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Tendulkar needs to justify his place!

Last updated on: February 21, 2013 14:13 IST

Tendulkar needs to justify his place!

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Bikash Mohapatra

Sachin Tendulkar's last century came more than two years ago against South Africa.

Considering his current run, the maestro has to justify that at age 40 he can contribute more to the side than just experience, says Bikash Mohapatra.

Before you jump the gun, let's clarify that this isn't another edit piece calling for Sachin Tendulkar's retirement.

In fact, it's time to retire such write-ups and accept something that most experts keep saying -- that the batsman should decide when to call it a day.

Having said that, even as Tendulkar keeps playing, his performances need to be assessed in a pragmatic manner, sans any prejudice and he should be evaluated in the same vein as the other stars in the high profile Indian team.

If the likes of Rahul Dravid and V V S Laxman could be forced to hasten their 'final decision', and other stars like Virender Sehwag (in the shorter format) and Gautam Gambhir face the sack, why be lenient towards a particular individual?

Agreed, Tendulkar owns almost all individual records, save the unattainable (Sir Don Bradman's Test average), and is a legend in his own right. But isn't cricket a team sport?

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Sachin has made less than 1,000 runs in 17 recent Tests :(

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It is easy to dismiss statistics as superfluous when it concerns someone as reputed as the Master Blaster. However, it can't be denied that statistics provide an apt description of a player's form.

Tendulkar's recent numbers have been anything but encouraging.

He has failed to reach a three-figure score in Tests in more than two years, since his 146 against South Africa at Newlands (January 2011).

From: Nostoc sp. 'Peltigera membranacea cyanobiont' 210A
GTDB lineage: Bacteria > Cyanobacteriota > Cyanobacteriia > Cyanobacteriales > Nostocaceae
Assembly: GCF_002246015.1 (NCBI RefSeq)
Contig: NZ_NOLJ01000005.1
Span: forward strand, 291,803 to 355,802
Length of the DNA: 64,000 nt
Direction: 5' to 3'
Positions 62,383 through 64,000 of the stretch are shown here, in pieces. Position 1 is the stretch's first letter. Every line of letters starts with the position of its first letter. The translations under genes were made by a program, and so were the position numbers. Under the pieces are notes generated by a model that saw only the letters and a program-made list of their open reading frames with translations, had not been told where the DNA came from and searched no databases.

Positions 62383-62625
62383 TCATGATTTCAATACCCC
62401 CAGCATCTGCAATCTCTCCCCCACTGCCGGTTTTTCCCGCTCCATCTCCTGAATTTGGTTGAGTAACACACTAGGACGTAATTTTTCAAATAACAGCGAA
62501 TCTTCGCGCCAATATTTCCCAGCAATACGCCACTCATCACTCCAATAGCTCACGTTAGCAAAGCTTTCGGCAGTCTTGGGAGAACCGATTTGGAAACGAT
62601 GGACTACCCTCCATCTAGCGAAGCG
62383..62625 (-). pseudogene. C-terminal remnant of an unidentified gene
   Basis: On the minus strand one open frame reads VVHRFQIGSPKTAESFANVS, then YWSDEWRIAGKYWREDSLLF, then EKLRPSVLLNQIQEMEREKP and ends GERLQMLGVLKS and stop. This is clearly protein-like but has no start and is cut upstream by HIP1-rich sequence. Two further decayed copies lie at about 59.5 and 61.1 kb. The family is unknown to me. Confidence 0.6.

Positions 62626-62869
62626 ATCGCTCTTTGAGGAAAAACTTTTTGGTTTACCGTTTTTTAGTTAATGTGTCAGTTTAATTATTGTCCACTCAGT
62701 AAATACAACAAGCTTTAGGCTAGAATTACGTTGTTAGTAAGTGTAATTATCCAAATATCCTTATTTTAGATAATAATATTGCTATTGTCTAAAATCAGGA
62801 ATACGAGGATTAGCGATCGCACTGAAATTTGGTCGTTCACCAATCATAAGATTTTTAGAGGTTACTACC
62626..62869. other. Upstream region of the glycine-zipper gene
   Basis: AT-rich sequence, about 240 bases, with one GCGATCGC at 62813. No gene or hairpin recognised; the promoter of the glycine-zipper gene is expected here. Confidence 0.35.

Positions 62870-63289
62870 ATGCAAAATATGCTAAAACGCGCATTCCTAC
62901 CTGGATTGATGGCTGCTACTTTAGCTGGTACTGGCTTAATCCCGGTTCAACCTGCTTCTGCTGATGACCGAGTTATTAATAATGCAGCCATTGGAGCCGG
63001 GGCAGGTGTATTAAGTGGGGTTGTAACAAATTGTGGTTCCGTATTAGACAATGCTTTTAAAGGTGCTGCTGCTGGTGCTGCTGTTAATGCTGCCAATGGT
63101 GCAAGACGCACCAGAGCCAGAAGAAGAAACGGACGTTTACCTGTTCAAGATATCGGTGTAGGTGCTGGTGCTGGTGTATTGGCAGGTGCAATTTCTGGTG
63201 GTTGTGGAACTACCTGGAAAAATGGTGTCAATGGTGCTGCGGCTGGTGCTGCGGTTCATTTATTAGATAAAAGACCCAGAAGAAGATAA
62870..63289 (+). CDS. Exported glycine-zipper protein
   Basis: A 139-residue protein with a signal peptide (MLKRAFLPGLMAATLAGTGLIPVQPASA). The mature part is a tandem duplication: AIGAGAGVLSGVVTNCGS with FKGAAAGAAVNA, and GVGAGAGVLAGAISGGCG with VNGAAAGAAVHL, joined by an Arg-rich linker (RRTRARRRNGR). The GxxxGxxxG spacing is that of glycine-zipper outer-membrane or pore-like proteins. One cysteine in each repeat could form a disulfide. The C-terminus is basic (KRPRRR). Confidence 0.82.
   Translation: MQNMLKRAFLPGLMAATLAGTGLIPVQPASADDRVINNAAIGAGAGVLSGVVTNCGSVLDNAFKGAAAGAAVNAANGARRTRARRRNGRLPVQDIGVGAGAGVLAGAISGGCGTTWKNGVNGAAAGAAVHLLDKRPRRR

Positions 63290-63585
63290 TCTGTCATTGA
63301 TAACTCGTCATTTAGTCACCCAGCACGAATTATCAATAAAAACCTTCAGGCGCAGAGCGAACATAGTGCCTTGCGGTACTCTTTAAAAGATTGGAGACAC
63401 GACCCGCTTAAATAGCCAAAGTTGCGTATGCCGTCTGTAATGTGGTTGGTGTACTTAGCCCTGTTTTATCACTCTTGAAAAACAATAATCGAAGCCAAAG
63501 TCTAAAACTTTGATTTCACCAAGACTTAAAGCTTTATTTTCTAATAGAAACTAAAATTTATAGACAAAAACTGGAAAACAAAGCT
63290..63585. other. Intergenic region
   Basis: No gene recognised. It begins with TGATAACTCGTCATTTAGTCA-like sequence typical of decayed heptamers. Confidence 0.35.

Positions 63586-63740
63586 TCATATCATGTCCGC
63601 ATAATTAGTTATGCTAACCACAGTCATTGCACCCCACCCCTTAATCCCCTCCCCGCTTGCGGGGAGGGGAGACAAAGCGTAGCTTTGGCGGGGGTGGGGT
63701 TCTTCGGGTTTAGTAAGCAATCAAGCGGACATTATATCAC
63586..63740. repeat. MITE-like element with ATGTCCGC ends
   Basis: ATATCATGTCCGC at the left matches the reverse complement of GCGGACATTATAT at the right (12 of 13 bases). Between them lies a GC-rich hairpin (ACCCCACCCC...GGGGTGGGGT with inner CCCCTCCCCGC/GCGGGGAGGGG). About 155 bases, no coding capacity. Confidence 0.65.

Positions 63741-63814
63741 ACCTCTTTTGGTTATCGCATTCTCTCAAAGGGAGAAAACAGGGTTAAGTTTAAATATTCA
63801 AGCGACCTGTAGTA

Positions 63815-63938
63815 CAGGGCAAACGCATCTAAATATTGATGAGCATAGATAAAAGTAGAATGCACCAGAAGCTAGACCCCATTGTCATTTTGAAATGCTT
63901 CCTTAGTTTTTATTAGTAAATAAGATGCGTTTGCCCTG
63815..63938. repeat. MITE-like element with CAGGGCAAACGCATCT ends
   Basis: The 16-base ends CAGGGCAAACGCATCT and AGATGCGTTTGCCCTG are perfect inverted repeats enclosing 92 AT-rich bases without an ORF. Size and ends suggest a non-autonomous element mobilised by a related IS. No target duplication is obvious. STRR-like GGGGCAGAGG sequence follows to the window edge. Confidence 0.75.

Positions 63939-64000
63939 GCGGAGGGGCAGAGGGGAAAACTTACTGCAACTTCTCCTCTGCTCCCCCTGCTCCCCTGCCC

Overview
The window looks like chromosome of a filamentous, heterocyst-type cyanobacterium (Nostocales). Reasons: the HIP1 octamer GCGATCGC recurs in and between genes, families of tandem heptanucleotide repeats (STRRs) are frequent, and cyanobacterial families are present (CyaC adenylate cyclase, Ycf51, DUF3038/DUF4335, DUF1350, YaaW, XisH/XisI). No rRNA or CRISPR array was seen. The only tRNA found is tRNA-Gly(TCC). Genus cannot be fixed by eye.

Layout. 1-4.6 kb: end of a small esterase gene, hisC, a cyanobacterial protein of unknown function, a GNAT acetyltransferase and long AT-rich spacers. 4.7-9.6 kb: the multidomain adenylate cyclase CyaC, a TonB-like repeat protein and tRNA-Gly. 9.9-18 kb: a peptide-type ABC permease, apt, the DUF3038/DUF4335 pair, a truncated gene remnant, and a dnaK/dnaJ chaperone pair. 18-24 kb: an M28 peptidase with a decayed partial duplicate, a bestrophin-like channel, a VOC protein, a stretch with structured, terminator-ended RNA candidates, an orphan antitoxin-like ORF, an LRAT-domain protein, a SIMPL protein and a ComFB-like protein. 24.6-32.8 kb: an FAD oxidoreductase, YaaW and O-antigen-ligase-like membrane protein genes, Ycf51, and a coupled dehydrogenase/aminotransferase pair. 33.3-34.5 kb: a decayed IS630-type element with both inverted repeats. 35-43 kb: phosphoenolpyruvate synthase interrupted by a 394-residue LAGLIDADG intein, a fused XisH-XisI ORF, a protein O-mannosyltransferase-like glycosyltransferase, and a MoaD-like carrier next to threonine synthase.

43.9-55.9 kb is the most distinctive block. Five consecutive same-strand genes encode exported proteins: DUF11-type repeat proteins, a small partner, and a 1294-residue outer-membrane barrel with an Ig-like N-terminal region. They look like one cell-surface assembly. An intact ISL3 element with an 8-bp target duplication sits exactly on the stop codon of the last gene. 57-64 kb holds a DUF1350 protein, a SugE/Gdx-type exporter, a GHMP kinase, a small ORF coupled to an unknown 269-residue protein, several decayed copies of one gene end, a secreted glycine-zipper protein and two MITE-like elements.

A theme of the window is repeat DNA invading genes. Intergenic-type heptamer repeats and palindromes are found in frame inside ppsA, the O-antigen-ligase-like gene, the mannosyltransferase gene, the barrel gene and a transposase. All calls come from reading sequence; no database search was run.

In fact, he has accumulated less than 1,000 runs in the 17 Tests since that innings.

If one goes by numbers, last year (2012) was Tendulkar's worst full season since his formative years, one in which he scored just 357 runs in nine Tests (Average: 23.80).

Since India toured England in 2011, a series where he averaged less than 35, Tendulkar has been anything but impressive.

While he was a surprise failure in the recent home series against a weak New Zealand side -- scoring just 61 runs in the two Tests (Average: 21.00) -- it was his visible struggle against the England bowlers in the subsequent series -- where he managed only 112 runs in four Tests at a measly average of 18.67 -- that startled even his biggest fans.

Tendulkar struggling against the English quicks in England is understandable, but him struggling against them on docile subcontinent wickets is unfathomable.

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Had Sachin been an Aussie he would have been sacked by now

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Sachin's performances in the one-day format in the last couple of years -- including that endless wait for that 100th international hundred, that eventually ended in the Asia Cup game against Bangladesh last March -- wasn't much to write about either.

Uncharacteristically tepid ODI scores led to his retirement from the format ahead of the home series against Pakistan last year.

Had he been playing for Australia or for that matter the West Indies, Tendulkar would have been forced to quit by now. It happened to the great Gordon Greenidge and the incomparable Viv Richards. It happened to the amazing Steve Waugh and the awesome Ricky Ponting.

But Tendulkar has divine status in this country.

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He comes into the first Test with three domestic tons

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As India and Australia joust in the opening Test in Chennai, it is easy to justify Tendulkar's place in the squad.

The Great Man has scored 3,438 runs in 35 Tests against the Aussies; his best against any country.

He seems in good nick, having scored three hundreds while helping Mumbai win a 40th Ranji title.

But we mustn't read too much into those knocks as we all know the quality of bowling in domestic cricket.

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A dry run may make retirement inevitable

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Tendulkar, who will turn 40 on April 24, knows better than anyone else that he needs to get back among the runs.

Another dry run may make retirement inevitable.

Arguably, the greatest batsman of our time needs to justify that he can contribute more to this Indian side than just his experience.

Sachin Tendulkar, for once, needs to prove himself.



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